I did have to exchange the first Worker Bee I received. It sounded great, but its volume output level was far too low. Every microphone has a “noise floor,” the base level of noise that gets mixed in with what you actually want to record, but you want that noise floor to be as low as possible, ideally by what you are trying to record coming into the microphone at a much higher level than the said noise so that, by the time you mix the end result, the noise is practically non-existent.
Unfortunately on that first Bee, the “buzz,” so to speak, was definitely too high in comparison to my voice. The good news is that appears to have been a fluke. I can crank the gain up on the replacement, making it very sensitive to what I’m saying into it, back down the channel volume a lot and put the output volume on the board to -18db (considered ideal by people who know far more about this stuff than me) and get an excellent audio feed into my streaming software, OBS.
The Bee Keeper shock mount works well, though the Worker Bee fits in it so snuggly that it is sometimes hard to get it out. The (sold separately) Bee Line XLR cable isn’t necessary, but is a reasonably priced, very well made cable that compliments the fun character of the microphone with its subtle yellow accents. I know some people don’t like Neat’s colorful design of its microphones, but I think it is a nice change of pace over the more staid microphones one normally might use. It is just the right amount of fanciful without being silly.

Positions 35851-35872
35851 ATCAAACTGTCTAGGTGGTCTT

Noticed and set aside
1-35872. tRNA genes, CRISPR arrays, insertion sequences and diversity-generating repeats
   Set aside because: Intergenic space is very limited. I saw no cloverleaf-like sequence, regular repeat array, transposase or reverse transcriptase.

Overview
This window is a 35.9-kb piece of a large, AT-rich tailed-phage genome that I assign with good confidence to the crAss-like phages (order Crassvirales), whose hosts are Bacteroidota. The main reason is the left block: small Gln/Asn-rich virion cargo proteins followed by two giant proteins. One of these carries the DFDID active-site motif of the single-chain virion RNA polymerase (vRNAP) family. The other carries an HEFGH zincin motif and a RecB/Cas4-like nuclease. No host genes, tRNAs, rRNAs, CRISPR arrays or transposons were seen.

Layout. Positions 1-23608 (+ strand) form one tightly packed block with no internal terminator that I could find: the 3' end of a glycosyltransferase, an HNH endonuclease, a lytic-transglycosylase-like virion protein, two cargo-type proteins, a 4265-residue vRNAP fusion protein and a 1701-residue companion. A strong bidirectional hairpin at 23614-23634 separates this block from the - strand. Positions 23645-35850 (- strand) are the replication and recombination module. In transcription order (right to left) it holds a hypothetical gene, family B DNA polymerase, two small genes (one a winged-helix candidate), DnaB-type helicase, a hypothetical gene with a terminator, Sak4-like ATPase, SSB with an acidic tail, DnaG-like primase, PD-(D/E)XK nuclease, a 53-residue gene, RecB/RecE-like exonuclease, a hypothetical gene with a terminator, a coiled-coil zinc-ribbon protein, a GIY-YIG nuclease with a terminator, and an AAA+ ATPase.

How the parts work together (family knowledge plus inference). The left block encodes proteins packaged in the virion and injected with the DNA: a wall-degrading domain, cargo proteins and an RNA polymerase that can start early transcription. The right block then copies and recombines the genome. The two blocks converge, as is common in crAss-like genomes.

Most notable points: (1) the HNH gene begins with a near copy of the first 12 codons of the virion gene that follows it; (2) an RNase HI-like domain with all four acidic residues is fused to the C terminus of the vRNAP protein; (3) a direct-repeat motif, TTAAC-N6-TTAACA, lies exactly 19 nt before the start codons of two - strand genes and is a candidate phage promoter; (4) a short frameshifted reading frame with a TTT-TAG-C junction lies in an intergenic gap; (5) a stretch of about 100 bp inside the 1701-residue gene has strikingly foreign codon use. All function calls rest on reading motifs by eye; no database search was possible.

If you are like me and just taking steps deeper into the audio world, I should provide one word of caution. I’ve tested some really cheap condenser mics that somehow mostly work without what is known as phantom power from the sound board they plug into. This is not such a mic. Phantom power, for the uninitiated like me, is the way a sound board can power a mic (usually of the condenser variety), that require a power source in order to function. Turning off phantom power to the Worker Bee (or attempting to use it with a board that does not offer phantom power) is essentially equivalent to muting it. If you’re upgrading from one of those low-end options where you did not need phantom power, make sure your soundboard can provide 48v of that power before you leap.
How could the Worker Bee be better? That’s an easy one: I wish it had a high pass filter built in. I bought a separate Shure one that works when a soundboard lacks an integrated one, but that adds another $50 or so onto the mic. The good news with this mic is that it is very sensitive to sound, but that’s also the bad news when you have noises such as the whirl of computer fans anywhere within its “reach.” A high pass filter helps alleviate those sounds, but it is a shame Neat didn’t opt for a slightly higher price in order to include one out of the hive.
That caveat aside, this is a really nice microphone and I highly commend it for those who, like me, suddenly find themselves thrust into the serious live streaming or podcasting world (Neat Microphone; $87.99 on B&H).
Timothy R. Butler is Editor-in-Chief of Open for Business. He also serves as a pastor at Little Hills Church and FaithTree Christian Fellowship.